What’s in Their Wallets?

What’s in your wallet?

That’s the question I asked some digital money experts, whose job it is to push the creative boundaries on payments.

So, having captive reps from some of the key companies — BOKU, BilltoMobile, Intuit and Tapjoy — involved in leading the charge to do away with cash and plastic, I wanted to know what they carried around daily.

And — given I was moderating a panel for the MobileBeat 2011 conference, titled “The Likely Winners In Mobile Payments: Carriers, PayPal?” — it seemed like an appropriate query.

You’d think they would be on the cutting edge, right?

Wrong!

In fact, two of the panelists were still carrying around checks; one had dozens of credit and debit card options from banks around the world; and two were even carrying business cards from their previous employers, because they believed they could get discounts at rental car agencies.

Only one had a digital wallet.

That was Steve Klebe, VP Business Development & Strategy, BilltoMobile, who actually had an NFC-enabled sticker on the back of his phone, which was connected to his Discover account. But he’d only used it once.

It was also Klebe who carried around a blank check, in case of an emergency. Ron Hirson, BOKU’s SVP Product & Marketing, also had the kind of money that folded — a $50 American Express travelers check.

Remember those?

Omar Green, Intuit’s director of strategic mobile initiatives, had the biggest wallet — bursting — with a giant pile of cards stuffed in it. Deng-Kai Chen, director of product management at Tapjoy, easily won for carrying the lightest wallet — he claimed it was bad for your back if you sat on anything bigger in your pocket.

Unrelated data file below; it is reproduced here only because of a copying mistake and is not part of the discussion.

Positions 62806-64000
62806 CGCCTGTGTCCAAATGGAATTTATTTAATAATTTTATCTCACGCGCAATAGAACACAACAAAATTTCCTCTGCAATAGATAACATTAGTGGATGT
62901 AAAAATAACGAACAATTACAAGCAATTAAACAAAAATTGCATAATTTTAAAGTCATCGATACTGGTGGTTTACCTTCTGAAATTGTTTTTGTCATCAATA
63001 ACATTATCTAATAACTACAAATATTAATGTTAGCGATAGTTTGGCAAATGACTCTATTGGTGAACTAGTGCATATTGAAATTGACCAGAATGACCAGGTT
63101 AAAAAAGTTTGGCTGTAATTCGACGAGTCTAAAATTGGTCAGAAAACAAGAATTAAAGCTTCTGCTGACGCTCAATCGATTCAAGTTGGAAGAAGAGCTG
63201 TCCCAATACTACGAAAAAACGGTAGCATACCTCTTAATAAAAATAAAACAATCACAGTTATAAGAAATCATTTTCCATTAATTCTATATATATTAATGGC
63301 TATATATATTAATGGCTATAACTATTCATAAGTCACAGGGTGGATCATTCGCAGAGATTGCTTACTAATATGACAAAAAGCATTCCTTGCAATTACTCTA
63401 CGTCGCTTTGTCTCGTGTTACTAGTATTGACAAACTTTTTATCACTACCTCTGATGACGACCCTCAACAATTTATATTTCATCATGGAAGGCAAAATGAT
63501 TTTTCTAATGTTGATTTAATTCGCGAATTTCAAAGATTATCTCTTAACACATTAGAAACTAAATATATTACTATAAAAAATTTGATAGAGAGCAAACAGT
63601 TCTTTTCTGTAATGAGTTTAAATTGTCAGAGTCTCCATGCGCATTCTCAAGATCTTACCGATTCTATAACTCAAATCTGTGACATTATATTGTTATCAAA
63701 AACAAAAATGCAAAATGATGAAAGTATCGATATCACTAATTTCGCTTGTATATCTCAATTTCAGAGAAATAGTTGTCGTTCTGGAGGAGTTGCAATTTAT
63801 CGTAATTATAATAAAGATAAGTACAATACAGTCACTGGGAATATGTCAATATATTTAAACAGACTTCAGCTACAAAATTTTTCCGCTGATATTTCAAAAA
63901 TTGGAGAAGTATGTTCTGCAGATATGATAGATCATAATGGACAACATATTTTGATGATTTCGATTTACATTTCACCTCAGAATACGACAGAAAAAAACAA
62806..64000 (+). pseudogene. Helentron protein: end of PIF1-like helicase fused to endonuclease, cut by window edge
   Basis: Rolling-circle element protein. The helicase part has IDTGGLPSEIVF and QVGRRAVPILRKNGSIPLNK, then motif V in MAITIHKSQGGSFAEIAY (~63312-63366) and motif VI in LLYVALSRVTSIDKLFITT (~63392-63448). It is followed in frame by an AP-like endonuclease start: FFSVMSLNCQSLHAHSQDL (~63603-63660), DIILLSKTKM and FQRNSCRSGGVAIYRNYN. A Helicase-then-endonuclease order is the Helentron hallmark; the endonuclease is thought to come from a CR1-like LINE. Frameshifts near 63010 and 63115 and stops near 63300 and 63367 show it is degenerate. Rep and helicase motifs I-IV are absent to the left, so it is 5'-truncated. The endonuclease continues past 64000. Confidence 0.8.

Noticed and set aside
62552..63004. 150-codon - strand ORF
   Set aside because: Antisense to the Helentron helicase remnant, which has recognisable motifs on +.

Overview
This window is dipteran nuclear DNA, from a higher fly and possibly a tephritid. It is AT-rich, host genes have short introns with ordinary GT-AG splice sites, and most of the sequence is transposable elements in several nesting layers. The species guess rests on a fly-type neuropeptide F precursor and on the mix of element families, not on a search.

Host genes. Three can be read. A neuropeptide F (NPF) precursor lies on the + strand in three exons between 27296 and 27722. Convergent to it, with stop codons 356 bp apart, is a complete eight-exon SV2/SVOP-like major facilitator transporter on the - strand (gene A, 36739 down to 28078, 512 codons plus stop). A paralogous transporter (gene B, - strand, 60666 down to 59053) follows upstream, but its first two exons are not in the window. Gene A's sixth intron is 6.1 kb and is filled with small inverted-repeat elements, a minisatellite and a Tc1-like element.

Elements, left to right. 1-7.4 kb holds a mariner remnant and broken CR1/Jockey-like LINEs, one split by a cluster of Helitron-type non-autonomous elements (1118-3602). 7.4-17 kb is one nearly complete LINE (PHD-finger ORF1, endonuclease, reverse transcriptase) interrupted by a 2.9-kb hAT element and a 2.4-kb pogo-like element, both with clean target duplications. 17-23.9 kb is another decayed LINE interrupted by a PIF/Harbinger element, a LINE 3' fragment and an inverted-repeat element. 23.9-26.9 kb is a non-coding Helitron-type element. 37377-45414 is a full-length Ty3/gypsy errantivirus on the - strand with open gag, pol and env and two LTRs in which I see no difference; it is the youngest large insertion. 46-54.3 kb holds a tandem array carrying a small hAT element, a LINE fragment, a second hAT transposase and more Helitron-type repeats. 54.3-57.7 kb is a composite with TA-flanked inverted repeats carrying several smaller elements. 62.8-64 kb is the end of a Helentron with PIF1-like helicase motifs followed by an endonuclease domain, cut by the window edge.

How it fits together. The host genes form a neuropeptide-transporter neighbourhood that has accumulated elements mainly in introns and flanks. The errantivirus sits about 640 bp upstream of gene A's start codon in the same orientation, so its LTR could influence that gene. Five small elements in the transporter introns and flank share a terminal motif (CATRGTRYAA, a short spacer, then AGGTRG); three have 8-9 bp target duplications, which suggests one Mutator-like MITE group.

Everyone also had a variety of loyalty cards, photos, receipts and transportation passes.

What about me?

As the solitary female representative at the table I was the only one with coins, including about $2 in pennies (because I’m too lazy to ever spend them). I also probably had the most cash — around $28, mostly in $1 bills.

So how close are we to a mobile wallet revolution?

Judging by what was in our wallets, you might want to wait a while.

Photo Credit: allie.


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— From the fact sheet for a fake product entitled Useless Plasticbox 1.2 (an actual empty plastic box) placed in L.A.-area Best Buy stores by an artist called Plastic Jesus